hijacking and RST sniping
Lists of zombies’ IP addresses are encrypted in
later versions of TFN master scripts
• Protects identities of zombies if master is discovered
slide 42
Combines “best” features of
Trin00 and TFN
• Multiple attack types
• Symmetric encryption for attacker-master connections
• Master daemons can be upgraded on demand
February 2000: crippled Yahoo, eBay, Amazon,
Schwab, E*Trade, CNN,, ZDNet
• A Smurf-like reflection attack on Yahoo consumed
more than Gigabit/sec of bandwidth
• 15-year old Michael Calce (“Mafiaboy”)
from Montreal convicted on 56 charges
slide 43
DDoS and Gaming
Paid tools to kick Halo 3
players off the Xbox Live
network using DDoS
• Need some tricks to discover
victim’s IP address
Botnets for rent
• $2 per bot
• Takes 40-60 bots
to boot a player
Video tutorials on YouTube
slide 44
DDoS as Cyber-Warfare
May 2007: DDoS attacks on Estonia after
government relocated Soviet-era war monument
• 130 distinct ICMP and SYN floods originating from
Russian IP addresses, 70-95 Mbps over 10 hrs
• Do-it-yourself flood scripts distributed by Russian
websites, also some evidence of botnet participation
• Victims: two largest banks, government ministries, etc.
Aug 2008: similar attack on Georgia during the
war between Russia and Georgia
Jan 2009: DDoS attack with Russian origin took
Kyrgyzstan offline by targeting two main ISPs
slide 45
Georgia President’s Site (Hacked)
not DDoS
slide 46
Storm Worm / Peacomm (2007)
Spreads via cleverly designed campaigns of
spam email messages with catchy subjects
– First instance: “230 dead as storm batters Europe”
– Other examples: “Condoleeza Rice has kicked German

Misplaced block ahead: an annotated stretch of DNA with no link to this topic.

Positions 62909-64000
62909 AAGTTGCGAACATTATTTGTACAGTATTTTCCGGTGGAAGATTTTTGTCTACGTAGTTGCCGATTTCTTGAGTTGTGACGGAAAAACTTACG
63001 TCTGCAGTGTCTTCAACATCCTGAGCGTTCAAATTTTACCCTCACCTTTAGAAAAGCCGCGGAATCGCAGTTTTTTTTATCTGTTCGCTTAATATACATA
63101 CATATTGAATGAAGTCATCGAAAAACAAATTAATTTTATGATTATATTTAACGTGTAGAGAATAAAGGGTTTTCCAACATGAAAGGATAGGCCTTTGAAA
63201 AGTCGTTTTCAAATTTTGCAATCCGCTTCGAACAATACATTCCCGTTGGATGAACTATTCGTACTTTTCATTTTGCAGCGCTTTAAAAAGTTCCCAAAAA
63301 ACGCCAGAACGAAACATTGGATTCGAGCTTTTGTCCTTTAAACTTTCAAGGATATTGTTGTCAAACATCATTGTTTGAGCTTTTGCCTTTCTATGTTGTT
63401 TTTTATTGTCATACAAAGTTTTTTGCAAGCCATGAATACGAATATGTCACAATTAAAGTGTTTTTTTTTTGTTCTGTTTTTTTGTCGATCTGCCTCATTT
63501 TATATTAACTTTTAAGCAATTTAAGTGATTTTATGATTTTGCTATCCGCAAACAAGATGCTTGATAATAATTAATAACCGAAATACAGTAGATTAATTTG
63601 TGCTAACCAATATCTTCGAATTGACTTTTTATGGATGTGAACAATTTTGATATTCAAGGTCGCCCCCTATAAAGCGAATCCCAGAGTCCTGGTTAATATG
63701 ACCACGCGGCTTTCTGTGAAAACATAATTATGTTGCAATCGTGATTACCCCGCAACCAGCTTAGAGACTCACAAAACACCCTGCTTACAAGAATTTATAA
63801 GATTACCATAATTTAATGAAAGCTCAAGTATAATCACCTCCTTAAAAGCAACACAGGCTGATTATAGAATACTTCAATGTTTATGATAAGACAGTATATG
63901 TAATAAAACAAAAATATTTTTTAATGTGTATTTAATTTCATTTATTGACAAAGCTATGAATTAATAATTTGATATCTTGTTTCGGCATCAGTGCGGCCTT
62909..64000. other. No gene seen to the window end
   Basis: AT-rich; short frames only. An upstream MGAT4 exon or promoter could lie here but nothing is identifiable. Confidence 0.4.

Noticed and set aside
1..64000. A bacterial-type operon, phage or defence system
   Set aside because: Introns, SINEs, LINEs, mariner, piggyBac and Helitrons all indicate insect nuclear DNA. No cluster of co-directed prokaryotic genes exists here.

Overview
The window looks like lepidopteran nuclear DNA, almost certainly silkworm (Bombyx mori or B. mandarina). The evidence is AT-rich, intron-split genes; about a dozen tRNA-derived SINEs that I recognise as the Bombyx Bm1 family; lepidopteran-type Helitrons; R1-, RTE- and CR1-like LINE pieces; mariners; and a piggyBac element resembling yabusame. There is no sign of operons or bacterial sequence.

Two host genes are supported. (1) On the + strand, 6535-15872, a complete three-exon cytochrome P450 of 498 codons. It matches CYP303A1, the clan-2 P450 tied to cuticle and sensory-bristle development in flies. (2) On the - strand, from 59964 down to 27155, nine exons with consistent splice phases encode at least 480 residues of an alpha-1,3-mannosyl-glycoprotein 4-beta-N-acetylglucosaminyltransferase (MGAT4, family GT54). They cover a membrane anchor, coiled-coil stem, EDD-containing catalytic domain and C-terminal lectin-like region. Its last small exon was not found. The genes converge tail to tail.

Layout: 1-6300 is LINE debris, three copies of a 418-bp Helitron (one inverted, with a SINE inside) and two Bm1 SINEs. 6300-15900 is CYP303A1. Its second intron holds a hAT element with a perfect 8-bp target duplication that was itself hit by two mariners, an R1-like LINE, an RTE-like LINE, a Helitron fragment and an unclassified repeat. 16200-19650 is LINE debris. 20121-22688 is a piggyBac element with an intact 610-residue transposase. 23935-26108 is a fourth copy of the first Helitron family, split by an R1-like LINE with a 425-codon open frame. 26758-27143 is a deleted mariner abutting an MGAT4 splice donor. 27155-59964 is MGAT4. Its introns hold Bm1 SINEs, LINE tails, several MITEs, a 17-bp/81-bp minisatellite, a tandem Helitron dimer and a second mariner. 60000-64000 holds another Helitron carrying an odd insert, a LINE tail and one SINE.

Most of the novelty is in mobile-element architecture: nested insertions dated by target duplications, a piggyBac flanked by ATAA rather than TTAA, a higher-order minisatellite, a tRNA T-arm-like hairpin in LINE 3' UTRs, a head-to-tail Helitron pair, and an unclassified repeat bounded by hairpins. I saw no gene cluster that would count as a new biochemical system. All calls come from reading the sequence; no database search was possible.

Chancellor”, “Radical Muslim drinking enemies’s blood”,
“Saddam Hussein alive!”, “Fidel Castro dead”, etc.
Attachment or URL with malicious payload
• FullVideo.exe, MoreHere.exe, ReadMore.exe, etc.
• Also masquerades as flash postcards
Once opened, installs a trojan (wincom32) and
a rootkit, joins the victim to the botnet
slide 47
Storm Worm Characteristics
[Porras et al.]
Between 1 and 5 million infected machines
Obfuscated peer-to-peer control mechanism based
on the eDonkey protocol
• Not a simple IRC channel
Obfuscated code, anti-debugging defenses
• Triggers an infinite loop if detects VMware or Virtual PC
• Large number of spurious probes (evidence of external
analysis) triggers a distributed DoS attack
slide 48
Storm Worm Outbreaks
Spambot binaries on compromised machines used
to spread new infections in subsequent campaigns
• Harvest email addresses and mailing lists from the files
on the infected machines
slide 49
Torpig Study
[“Your Botnet Is My Botnet”]
Security research group at UCSB took over the
Torpig botnet for 10 days in 2009
• Objective: the inside view of a real botnet
Takeover exploited domain flux
• Bot copies generate domain names to find their
command & control (C&C) server
• Researchers registered the domain before attackers,
impersonated botnet’s C&C server
slide 50
Torpig Architecture
[“Your Botnet Is My Botnet”]
DLLs upload stolen data
Mebroot obtains malicious
to Torpig C&C server
DLLs from its C&C server,
injects them into applications,
C&C server acks or
contacts C&C server
instructs bot to perform
every 2 hours over HTTP
phishing attacks against
using custom encryption
Installer writes Mebroot
specific sites using
into MBR on hard drive,
injected content
reboots infected host
Drive-by JavaScript tries
to exploit multiple browser
vulnerabilities to download
Mebroot installer
slide 51
Man-in-the-Browser Phishing